Institutional Research Information Service
UCL Logo
Please report any queries concerning the funding data grouped in the sections named "Externally Awarded" or "Internally Disbursed" (shown on the profile page) to your Research Finance Administrator. Your can find your Research Finance Administrator at https://www.ucl.ac.uk/finance/research/rs-contacts.php by entering your department
Please report any queries concerning the student data shown on the profile page to:

Email: portico-services@ucl.ac.uk

Help Desk: http://www.ucl.ac.uk/ras/portico/helpdesk
Publication Detail
Solution structure of human and mouse immunoglobulin M by synchrotron X-ray scattering and molecular graphics modelling. A possible mechanism for complement activation
  • Publication Type:
    Journal article
  • Publication Sub Type:
    Journal Article
  • Authors:
    Perkins SJ, Nealis AS, Sutton BJ, Feinstein A
  • Publication date:
  • Pagination:
    1345, 1366
  • Journal:
    Journal of Molecular Biology
  • Volume:
  • Issue:
  • Status:
  • Print ISSN:
The pentameric 71-domain structure of human and mouse immunoglobulin M (IgM) was investigated by synchrotron X-ray solution scattering and molecular graphics modelling. The radii of gyration RG of human IgM Quaife and its Fc5, IgM-S, Fab′2 and Fab fragments were determined as 12.2 nm, 6.1 nm, 6.1 nm, 4.9 nm and 2.9 nm in that order. The RG values were similar for mouse IgM P8 and its Fab′2 and Fab fragments, despite the presence of an additional carbohydrate site. The IgM scattering curves, to a nominal resolution of 5nm, were compared with molecular graphics models based on published crystallographic α-carbon co-ordinates for the Fab and Fc structures of IgG. Good curve fits for Fab were obtained based on the crystal structure of Fab from IgG. A good curve fit was obtained for Fab′2, if the two Fab arms were positioned close together at their contact with the Cμ2 domains. The addition of the Fc fragment close to the Cμ2 domains of this Fab′2 model, to give a planar structure, accounted for the scattering curve of IgM-S. The Fc5 fragment was best modelled by a ring of five Fc monomers, constrained by packing considerations and disulphide bridge formation. A position for the J chain between two Cμ4 domains rather than at the centre of Fc5 was preferred. The intact IgM structure was best modelled using a planar arrangement of these Fab′2 and Fc5 models, with the side-to-side displacement of the Fab′2 arms in the plane of the IgM structure. All these models were consistent with hydrodynamic simulations of sedimentation data. The solution structure of IgM can therefore be reproduced quantitatively in terms of crystallographic structures for the fragments of IgG. Putative C1q binding sites have been identified on the Cμ3 domain. These would become accessible for interaction with C1q when the Fab′2 arms move out of the plane of the Fc5 disc in IgM, that is, a steric mechanism exposing pre-existing C1q sites. Comparison with a solution structure for C1q by neutron scattering shows that two or more of the six globular C1q heads in the hexameric head-and-stalk structure are readily able to make contacts with the putative C1q sites in the Cμ3 domains of free IgM if the C1q armaxis angle in solution is reduced from 40 °-45 ° to 28 °. This could be the trigger for C1 activation. © 1991.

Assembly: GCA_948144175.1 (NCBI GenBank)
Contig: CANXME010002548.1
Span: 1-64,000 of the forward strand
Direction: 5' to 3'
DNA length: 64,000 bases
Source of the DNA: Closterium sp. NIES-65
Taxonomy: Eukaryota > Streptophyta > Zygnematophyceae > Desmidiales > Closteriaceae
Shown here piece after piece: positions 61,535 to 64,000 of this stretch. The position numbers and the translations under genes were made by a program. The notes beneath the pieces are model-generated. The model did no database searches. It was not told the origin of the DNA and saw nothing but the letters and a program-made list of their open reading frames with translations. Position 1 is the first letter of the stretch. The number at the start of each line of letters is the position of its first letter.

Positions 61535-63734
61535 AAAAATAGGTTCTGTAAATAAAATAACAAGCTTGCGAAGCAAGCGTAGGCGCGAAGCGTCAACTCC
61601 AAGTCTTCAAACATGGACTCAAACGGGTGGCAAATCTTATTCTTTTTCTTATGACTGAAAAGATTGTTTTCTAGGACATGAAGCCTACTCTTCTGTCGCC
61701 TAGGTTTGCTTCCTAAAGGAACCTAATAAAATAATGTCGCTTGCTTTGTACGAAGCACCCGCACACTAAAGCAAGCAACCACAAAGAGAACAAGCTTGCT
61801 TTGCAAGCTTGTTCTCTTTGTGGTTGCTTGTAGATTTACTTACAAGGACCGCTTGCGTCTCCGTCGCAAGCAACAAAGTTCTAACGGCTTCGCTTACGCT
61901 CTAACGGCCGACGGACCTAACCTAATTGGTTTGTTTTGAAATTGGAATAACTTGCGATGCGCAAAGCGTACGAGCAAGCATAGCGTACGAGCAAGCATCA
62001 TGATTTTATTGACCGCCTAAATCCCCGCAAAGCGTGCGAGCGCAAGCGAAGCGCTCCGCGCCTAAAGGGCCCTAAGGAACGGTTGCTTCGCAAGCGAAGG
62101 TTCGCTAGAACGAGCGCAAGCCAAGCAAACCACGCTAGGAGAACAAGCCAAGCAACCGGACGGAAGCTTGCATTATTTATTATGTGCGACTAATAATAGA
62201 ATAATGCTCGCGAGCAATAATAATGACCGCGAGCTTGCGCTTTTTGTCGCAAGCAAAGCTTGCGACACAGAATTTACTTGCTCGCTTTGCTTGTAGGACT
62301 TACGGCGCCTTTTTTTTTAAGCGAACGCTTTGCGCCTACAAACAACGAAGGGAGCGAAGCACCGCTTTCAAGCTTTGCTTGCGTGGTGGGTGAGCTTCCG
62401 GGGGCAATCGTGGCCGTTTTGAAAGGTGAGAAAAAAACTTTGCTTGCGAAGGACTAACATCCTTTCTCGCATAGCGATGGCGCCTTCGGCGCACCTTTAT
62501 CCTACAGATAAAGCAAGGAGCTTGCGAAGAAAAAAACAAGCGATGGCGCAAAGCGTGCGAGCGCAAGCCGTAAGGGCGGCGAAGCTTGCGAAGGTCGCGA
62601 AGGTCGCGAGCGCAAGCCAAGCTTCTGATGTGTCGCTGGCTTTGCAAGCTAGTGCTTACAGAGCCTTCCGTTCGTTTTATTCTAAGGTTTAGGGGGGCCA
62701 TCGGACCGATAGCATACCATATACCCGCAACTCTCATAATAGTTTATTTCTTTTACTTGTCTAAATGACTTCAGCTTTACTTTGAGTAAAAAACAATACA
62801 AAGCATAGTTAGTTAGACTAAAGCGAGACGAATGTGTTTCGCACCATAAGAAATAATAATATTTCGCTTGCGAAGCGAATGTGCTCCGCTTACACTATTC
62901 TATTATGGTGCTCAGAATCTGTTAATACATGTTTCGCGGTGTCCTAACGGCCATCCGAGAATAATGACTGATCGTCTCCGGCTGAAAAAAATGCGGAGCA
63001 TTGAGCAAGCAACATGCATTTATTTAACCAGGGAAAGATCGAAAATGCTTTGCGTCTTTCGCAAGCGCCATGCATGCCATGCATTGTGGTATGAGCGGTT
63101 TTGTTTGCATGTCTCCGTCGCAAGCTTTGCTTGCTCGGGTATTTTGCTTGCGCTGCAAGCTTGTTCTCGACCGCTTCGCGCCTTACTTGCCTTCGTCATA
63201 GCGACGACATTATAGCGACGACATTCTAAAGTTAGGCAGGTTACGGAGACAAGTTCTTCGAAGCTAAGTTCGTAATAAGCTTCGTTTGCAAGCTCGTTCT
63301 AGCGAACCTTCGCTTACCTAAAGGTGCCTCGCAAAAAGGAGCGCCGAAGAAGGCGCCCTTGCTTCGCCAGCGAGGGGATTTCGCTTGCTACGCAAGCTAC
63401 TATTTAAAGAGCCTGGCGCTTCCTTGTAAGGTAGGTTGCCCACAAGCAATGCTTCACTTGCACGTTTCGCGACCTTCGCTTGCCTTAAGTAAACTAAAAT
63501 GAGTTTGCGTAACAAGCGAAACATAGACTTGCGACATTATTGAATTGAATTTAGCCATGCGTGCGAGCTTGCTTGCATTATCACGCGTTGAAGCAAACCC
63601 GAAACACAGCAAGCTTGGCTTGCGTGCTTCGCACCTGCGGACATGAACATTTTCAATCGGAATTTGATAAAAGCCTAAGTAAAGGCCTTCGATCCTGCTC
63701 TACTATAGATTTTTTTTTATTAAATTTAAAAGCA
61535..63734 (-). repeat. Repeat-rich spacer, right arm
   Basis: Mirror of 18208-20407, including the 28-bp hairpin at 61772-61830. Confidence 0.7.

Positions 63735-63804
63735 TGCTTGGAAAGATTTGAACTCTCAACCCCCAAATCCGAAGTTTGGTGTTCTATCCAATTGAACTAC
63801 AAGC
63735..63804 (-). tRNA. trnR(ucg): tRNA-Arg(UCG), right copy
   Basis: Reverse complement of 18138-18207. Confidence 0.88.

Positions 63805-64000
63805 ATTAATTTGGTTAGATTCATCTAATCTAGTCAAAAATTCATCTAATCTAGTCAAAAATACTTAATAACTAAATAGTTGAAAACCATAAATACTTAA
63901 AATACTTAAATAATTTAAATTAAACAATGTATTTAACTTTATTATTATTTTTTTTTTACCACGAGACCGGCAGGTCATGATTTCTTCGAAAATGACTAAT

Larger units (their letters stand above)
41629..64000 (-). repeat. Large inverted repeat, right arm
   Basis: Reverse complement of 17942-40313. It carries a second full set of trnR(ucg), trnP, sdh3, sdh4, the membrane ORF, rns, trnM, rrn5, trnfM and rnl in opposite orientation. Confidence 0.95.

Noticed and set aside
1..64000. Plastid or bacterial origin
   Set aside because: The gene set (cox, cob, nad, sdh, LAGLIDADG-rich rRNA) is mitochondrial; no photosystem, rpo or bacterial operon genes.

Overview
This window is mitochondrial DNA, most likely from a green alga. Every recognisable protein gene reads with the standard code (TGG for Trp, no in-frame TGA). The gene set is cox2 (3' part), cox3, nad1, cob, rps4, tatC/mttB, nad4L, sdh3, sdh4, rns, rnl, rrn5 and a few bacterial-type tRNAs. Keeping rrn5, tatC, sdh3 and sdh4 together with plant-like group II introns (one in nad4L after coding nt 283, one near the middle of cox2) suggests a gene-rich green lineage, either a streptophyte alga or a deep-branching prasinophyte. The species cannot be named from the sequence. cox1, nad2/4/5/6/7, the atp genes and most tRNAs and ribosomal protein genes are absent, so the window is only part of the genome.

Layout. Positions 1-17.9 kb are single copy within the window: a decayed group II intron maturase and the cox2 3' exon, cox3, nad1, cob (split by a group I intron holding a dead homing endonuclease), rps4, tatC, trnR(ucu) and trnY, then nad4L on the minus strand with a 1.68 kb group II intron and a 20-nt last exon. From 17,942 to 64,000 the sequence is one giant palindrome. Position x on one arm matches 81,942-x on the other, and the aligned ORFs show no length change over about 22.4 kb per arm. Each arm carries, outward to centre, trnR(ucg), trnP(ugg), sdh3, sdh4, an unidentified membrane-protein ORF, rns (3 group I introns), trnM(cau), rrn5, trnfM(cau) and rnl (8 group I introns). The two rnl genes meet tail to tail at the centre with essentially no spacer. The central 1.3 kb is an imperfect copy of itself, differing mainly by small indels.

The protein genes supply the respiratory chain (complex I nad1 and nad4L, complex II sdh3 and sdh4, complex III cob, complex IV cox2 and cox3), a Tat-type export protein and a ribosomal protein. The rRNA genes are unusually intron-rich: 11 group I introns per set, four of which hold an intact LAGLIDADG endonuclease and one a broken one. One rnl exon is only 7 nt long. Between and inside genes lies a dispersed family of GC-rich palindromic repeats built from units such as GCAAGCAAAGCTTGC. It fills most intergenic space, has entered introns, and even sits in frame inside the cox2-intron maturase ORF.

Publication data is maintained in RPS. Visit https://rps.ucl.ac.uk
 More search options
UCL Researchers
Structural & Molecular Biology
University College London - Gower Street - London - WC1E 6BT Tel:+44 (0)20 7679 2000

© UCL 1999–2011

Search by